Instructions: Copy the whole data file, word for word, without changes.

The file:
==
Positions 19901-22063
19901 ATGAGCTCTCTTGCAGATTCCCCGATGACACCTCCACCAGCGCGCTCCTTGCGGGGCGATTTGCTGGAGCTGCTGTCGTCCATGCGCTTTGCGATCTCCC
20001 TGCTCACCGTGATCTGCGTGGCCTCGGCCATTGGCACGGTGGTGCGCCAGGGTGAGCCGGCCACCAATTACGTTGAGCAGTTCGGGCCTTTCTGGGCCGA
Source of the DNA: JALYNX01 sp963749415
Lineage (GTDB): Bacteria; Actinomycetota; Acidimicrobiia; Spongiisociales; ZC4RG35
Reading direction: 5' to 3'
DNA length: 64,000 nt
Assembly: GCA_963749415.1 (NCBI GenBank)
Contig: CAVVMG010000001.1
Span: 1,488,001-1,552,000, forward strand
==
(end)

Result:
Positions 19901-22063
19901 ATGAGCTCTCTTGCAGATTCCCCGATGACACCTCCACCAGCGCGCTCCTTGCGGGGCGATTTGCTGGAGCTGCTGTCGTCCATGCGCTTTGCGATCTCCC
20001 TGCTCACCGTGATCTGCGTGGCCTCGGCCATTGGCACGGTGGTGCGCCAGGGTGAGCCGGCCACCAATTACGTTGAGCAGTTCGGGCCTTTCTGGGCCGA
Source of the DNA: JALYNX01 sp963749415
Lineage (GTDB): Bacteria; Actinomycetota; Acidimicrobiia; Spongiisociales; ZC4RG35
Reading direction: 5' to 3'
DNA length: 64,000 nt
Assembly: GCA_963749415.1 (NCBI GenBank)
Contig: CAVVMG010000001.1
Span: 1,488,001-1,552,000, forward strand